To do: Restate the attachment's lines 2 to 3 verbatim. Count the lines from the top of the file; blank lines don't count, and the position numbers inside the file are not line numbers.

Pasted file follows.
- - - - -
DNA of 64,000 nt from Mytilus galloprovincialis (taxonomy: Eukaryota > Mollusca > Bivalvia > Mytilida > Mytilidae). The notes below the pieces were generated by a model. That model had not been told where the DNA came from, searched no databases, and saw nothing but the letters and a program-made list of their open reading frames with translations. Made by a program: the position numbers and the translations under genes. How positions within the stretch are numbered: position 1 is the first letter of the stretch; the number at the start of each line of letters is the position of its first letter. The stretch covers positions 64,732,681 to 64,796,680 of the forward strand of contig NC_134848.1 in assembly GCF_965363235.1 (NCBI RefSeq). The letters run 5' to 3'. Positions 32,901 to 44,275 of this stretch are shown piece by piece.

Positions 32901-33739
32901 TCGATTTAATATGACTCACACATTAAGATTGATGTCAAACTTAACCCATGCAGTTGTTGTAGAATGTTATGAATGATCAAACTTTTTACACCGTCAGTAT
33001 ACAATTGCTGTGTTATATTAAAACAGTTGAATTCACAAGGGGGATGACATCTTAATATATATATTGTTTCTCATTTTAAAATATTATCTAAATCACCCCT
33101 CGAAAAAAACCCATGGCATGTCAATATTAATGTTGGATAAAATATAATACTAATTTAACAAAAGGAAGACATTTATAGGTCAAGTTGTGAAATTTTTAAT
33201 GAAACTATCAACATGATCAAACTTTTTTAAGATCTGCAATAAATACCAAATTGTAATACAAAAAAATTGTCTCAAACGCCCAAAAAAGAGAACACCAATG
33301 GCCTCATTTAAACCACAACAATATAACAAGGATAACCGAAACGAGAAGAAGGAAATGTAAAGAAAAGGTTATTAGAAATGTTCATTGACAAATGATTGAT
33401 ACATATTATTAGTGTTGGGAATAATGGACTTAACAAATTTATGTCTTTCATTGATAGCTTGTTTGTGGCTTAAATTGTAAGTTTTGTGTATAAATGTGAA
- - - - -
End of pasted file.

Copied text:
Positions 32901-33739
32901 TCGATTTAATATGACTCACACATTAAGATTGATGTCAAACTTAACCCATGCAGTTGTTGTAGAATGTTATGAATGATCAAACTTTTTACACCGTCAGTAT